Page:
Aztec society was also divided by gender. Men and women had different roles and responsibilities. For example, men were expected to be warriors and farmers, while women were expected to be homemakers and keepers of the home. However, there were also some roles that were shared by both men and women. Both genders could be priests, for example.
The division of labor between genders helped to keep Aztec society running smoothly. Men and women each had their own areas of expertise, which contributed to the overall welfare of the community.
Marriage and Divorce in Aztec Society
Aztec society was organized around the family, which was the basic unit of social organization. Families were grouped into clans, and clans were grouped into larger units called calpullis. Marriage and divorce were regulated by Aztec law, and families were expected to marry within their social group.
Aztec marriages were arranged by the parents of the bride and groom, and usually took place when the bride was around 16 years old. After marriage, the couple would live with the wife’s family. If a wife was not able to have children, her husband could take a second wife. Divorce was allowed, but it was rare.
Parenting and Childhood in Aztec Society
Parenting and Childhood in Aztec Society
The basic unit of Aztec society was the family, which was divided into two types: the nuclear family, composed of a mother, father, and their children; and the extended family, which included other relatives such as aunts, uncles, and grandparents. Parents were responsible for instilling religious beliefs and moral values in their children, as well as teaching them the skills they would need to become productive members of society.
Childhood in Aztec society was a time of play and learning. Boys learned to hunt and farm while girls learned to cook and weave. All children learned how to speak the Nahuatl language and to read and write in hieroglyphics. At the age of fifteen, boys began a ten-year period of military training, after which they were considered adults. Girls married at around the age of sixteen and became adults when they had their first child.
Education in Aztec Society
Aztec children had several options when it came to education. The majority of Aztec children attended public schools, which were free of charge and open to both boys and girls. In these schools, children learned to read and write in both Nahuatl, the Aztec language, and Spanish. They also received instruction in religion, history, and science. In addition to public schools, there were also private religious schools known as calmecac. These schools were usually reserved for the children of wealthy families or those destined for careers in the priesthood.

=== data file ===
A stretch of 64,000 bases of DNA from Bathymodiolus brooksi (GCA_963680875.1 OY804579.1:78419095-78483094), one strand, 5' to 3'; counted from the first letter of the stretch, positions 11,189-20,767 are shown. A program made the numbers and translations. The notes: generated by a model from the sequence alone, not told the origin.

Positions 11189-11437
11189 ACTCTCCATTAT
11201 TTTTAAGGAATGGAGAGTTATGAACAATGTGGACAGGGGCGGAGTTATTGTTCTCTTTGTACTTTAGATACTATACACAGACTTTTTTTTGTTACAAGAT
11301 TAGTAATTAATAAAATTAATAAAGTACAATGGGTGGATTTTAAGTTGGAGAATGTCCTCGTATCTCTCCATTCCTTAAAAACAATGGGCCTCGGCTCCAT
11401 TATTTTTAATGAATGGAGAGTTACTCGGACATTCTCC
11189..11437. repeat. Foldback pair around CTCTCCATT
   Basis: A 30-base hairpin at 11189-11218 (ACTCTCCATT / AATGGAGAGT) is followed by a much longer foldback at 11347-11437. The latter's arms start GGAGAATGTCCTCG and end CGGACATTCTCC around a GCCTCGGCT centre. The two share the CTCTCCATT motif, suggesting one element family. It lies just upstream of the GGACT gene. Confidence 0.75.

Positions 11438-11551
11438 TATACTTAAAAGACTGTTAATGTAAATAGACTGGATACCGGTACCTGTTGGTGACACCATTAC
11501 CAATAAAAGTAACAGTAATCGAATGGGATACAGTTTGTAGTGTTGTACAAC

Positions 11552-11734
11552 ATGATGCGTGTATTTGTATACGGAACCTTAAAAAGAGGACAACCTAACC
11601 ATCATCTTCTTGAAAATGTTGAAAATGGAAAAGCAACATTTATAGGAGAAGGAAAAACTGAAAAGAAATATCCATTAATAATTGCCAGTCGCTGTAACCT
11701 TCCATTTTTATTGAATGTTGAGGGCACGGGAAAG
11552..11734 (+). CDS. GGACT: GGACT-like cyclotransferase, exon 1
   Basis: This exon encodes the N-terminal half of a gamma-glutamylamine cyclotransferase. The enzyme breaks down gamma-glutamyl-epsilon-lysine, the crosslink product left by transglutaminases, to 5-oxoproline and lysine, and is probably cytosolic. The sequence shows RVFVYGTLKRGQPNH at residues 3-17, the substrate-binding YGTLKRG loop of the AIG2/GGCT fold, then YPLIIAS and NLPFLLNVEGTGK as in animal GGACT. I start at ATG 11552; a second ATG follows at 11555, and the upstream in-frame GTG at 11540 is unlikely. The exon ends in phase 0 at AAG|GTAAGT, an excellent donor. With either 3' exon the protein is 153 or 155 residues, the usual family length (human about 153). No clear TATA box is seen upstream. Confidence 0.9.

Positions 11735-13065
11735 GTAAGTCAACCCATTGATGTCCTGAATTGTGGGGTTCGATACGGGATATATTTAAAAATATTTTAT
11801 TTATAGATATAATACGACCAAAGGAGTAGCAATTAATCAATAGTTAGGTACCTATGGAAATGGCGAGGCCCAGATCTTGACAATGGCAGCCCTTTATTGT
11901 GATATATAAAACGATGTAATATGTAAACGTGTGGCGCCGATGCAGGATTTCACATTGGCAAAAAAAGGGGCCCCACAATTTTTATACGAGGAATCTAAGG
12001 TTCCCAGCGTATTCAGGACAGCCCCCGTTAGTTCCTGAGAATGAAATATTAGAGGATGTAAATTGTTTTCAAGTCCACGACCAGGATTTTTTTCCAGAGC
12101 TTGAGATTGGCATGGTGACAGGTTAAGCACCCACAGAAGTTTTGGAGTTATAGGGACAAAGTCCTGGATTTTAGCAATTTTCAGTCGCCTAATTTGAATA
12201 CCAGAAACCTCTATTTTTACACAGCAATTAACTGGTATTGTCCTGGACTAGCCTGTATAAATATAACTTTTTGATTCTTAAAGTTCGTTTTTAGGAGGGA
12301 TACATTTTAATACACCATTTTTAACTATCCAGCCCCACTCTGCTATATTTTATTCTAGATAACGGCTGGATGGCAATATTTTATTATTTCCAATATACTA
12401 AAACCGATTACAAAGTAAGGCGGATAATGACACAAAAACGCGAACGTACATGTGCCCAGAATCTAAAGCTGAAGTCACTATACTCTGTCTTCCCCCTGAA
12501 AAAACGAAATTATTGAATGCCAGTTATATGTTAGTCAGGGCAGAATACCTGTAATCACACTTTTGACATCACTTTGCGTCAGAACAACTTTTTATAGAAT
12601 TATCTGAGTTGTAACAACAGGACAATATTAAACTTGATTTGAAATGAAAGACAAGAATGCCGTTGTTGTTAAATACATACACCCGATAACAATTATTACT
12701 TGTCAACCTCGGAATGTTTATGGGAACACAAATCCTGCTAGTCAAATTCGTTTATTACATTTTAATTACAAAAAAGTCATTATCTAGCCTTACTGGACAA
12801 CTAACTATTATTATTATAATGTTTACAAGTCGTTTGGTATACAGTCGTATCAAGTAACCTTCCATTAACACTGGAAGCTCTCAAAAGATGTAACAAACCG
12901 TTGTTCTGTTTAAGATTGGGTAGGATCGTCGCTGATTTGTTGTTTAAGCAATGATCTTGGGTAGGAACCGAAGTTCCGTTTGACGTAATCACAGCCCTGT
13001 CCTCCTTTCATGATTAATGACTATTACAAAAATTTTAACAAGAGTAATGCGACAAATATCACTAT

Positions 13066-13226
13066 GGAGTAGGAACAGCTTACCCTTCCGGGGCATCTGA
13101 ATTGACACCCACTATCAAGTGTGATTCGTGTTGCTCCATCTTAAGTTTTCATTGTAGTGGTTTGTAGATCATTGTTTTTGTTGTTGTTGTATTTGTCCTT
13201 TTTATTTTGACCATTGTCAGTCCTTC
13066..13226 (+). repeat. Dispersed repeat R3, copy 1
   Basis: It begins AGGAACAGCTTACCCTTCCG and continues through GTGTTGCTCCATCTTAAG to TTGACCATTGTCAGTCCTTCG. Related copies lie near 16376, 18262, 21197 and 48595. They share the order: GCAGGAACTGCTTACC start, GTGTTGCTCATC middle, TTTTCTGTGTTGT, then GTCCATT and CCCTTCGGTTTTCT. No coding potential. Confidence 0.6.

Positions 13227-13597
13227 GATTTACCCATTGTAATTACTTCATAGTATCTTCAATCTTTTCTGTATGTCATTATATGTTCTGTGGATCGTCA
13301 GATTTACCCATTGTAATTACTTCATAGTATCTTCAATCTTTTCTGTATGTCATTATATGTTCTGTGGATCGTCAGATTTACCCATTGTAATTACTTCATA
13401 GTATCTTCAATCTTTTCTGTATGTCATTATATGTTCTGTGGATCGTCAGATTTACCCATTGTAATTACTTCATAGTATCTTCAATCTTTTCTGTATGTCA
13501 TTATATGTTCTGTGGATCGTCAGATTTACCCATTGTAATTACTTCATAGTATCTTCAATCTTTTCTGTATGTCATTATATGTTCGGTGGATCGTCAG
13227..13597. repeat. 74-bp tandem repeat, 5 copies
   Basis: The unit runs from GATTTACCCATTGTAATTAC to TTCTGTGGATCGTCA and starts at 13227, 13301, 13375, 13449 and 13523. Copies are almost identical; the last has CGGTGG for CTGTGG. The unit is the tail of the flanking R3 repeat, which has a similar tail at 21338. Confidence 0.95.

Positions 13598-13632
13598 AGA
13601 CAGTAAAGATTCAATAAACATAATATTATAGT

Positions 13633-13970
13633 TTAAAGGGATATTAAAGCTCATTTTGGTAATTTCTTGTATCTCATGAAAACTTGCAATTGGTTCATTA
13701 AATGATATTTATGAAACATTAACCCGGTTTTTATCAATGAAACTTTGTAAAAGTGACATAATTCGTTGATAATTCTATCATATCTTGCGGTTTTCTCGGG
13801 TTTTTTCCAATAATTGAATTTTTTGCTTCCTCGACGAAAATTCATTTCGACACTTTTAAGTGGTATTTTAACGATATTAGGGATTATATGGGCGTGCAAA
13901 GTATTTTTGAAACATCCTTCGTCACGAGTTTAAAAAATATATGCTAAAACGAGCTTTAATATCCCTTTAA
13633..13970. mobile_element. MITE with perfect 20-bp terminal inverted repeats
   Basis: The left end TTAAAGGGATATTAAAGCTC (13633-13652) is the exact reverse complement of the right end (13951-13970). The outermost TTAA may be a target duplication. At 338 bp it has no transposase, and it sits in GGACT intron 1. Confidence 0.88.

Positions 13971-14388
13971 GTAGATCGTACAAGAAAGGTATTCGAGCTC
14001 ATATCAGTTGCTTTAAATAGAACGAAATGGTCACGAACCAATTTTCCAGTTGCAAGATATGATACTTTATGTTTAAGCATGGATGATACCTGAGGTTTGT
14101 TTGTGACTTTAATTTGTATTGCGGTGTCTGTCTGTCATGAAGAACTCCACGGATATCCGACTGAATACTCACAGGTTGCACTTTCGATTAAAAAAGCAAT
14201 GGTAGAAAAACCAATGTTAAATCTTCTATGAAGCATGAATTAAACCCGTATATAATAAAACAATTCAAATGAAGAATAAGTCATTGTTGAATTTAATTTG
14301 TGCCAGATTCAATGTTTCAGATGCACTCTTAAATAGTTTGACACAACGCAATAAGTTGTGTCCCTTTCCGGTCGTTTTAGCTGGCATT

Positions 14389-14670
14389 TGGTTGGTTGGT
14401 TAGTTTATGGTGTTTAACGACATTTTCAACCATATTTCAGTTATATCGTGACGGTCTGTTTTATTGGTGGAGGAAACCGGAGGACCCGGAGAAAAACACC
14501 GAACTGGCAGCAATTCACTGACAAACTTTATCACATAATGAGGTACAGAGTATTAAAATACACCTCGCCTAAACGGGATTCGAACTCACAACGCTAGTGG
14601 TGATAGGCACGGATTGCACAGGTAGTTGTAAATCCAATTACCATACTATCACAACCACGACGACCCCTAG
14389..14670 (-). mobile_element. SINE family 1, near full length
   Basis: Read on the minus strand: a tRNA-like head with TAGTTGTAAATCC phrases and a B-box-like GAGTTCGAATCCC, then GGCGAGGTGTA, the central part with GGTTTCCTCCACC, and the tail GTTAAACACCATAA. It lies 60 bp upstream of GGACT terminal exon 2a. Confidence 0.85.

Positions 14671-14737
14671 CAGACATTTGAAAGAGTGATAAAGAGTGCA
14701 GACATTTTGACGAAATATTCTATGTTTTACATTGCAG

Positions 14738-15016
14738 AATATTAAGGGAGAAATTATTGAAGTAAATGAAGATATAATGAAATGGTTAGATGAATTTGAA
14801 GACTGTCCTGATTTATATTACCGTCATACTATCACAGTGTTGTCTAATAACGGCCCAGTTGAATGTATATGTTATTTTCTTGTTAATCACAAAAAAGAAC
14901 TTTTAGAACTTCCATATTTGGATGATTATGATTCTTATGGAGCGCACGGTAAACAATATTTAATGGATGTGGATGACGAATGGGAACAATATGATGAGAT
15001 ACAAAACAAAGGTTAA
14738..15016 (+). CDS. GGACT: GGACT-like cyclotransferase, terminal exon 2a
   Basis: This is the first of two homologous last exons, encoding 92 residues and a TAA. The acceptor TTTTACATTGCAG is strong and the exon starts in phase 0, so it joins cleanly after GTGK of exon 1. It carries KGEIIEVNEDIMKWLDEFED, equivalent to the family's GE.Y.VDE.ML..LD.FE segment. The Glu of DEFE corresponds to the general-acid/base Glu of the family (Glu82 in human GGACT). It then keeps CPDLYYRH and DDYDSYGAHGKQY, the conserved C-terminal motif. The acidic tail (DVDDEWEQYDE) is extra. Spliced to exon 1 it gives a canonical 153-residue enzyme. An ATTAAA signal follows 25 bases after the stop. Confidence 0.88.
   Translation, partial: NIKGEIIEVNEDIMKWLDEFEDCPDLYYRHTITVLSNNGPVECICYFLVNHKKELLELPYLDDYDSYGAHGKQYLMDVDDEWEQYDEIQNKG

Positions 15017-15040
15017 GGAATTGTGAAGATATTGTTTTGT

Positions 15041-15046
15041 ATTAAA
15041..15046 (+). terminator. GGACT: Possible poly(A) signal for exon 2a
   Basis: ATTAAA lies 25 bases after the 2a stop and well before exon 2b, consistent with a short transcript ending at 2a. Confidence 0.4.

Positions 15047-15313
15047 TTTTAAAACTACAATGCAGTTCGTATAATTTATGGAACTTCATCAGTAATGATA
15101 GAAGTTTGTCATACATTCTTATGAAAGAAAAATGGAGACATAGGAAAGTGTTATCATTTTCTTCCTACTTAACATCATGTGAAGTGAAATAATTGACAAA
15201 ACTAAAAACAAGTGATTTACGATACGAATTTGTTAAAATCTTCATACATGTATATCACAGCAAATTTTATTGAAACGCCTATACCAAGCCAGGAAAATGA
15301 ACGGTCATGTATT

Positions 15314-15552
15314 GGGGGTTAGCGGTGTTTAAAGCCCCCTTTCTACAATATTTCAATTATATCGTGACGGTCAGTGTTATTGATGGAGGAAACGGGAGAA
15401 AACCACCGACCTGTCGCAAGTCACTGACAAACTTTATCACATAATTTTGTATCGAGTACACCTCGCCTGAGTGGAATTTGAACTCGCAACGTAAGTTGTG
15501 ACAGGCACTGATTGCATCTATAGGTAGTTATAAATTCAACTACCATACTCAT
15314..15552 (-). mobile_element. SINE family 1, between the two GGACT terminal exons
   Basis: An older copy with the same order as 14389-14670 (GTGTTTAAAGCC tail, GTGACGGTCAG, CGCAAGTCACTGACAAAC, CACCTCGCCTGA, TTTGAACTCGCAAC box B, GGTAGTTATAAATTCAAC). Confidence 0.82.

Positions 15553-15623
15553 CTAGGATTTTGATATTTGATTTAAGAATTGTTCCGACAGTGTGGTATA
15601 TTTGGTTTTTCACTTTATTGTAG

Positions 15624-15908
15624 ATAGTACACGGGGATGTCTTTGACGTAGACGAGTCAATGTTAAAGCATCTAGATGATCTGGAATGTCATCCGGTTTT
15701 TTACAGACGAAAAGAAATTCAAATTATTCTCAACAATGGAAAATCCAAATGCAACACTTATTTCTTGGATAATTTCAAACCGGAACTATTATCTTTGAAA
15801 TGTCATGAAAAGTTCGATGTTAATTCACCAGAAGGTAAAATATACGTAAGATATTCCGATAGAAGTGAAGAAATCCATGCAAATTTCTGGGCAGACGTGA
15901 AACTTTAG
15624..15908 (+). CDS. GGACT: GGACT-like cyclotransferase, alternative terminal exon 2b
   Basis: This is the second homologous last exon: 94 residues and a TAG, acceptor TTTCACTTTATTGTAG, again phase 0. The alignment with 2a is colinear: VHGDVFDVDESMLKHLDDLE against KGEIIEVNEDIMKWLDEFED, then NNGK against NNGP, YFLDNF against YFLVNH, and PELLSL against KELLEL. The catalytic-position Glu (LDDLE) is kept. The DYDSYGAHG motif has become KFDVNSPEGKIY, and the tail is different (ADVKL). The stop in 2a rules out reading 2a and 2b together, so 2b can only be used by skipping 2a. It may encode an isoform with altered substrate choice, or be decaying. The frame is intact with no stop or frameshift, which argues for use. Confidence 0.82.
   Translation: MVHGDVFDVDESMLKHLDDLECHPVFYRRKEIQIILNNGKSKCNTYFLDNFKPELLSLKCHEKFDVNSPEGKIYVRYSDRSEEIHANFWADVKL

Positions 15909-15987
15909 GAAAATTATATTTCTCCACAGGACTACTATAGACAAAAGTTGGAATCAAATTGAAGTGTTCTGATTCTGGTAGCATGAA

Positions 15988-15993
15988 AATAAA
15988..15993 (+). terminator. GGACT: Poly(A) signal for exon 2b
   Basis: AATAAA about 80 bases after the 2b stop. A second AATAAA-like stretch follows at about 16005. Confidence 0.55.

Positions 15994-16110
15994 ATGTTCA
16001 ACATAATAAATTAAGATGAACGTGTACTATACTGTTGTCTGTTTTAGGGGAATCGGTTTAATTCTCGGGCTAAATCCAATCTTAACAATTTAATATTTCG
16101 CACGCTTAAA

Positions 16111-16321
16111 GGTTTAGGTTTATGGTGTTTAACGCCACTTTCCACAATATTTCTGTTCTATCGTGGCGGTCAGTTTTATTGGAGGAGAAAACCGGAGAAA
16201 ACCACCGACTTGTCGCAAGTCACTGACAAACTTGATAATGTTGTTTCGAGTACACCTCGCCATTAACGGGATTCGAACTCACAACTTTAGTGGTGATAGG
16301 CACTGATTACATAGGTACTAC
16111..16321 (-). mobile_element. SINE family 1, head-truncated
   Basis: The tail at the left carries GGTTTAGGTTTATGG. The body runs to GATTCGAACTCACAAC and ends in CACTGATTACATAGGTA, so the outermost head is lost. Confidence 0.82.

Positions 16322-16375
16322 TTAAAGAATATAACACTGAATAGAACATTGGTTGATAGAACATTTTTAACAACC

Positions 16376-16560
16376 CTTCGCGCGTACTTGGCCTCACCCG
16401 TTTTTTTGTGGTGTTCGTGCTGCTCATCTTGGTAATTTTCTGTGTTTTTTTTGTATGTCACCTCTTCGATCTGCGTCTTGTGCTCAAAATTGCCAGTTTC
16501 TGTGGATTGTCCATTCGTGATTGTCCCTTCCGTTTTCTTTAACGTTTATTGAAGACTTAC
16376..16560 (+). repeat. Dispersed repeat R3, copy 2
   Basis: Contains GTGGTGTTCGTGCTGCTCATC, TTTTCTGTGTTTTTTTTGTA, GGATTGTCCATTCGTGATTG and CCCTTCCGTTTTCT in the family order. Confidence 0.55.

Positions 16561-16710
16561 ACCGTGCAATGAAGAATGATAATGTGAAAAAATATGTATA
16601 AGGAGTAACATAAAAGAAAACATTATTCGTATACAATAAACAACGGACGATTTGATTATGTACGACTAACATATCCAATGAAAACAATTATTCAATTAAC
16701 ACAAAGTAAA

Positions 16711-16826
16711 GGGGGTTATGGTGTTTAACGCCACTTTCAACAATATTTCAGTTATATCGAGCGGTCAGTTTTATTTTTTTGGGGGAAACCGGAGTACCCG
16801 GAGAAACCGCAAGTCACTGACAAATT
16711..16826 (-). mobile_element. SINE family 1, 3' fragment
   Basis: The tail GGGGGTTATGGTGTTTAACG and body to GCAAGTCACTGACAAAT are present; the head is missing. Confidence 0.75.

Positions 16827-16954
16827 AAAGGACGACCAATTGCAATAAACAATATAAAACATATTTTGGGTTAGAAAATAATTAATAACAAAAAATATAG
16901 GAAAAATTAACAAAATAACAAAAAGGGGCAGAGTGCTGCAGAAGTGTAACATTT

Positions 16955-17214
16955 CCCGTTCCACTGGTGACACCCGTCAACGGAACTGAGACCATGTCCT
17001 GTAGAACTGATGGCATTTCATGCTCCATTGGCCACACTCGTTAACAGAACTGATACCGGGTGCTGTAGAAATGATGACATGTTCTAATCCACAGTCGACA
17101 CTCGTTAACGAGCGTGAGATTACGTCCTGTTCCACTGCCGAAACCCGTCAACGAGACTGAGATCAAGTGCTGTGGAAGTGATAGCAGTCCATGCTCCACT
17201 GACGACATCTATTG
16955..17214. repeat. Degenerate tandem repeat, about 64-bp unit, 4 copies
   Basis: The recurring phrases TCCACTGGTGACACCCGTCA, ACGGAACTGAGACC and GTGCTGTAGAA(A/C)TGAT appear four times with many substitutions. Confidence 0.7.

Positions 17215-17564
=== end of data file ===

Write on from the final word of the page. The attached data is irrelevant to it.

Everyday Life in Aztec Society
The Aztec civilization was one of the most highly organized societies of its time. Everyday life for the average Aztec was filled with a strict routine governed by religious beliefs and customs.
Aztec homes were typically small and cramped, with families often sleeping on mats placed on the floor. The majority of the population lived in small rural villages, with only a handful of larger cities dotting the landscape.
Aztec society was divided into two classes: the nobles and the commoners. The nobles were made up of the upper class who held positions of authority within the government, while the commoners represented the lower class who did not have any political power.
The Aztec religion played a large role in everyday life, dictating everything from what foods could be eaten to how one should behave in public. Religion was so important to Aztec society that temples were built in almost every city and village.
Although life could be difficult for the average Aztec, there were also many positive aspects to their way of life. The Aztecs were a highly cultured people with a rich history and traditions. They had a complex language and writing system, and their artisans were skilled in crafting beautiful jewelry, pottery, and other objects.
The Aztec Calendar
The Aztec calendar was based on a sacred 260-day cycle, which was divided into 13 months of 20 days each. The days were named after various gods and goddesses, and each month was represented by a different symbol.
The cycle began with the month of Cihuateteo, which was dedicated to the goddesses of death. This was followed by the month of Tecpatl, dedicated to the god Tezcatlipoca. The next month, Quauhxinco, was dedicated to the god Huitzilopochtli, and so on.
Every 52 years, the cycle would reset itself and begin again from Cihuateteo. This was known as the “52-year cycle,” or the “Aztec century.”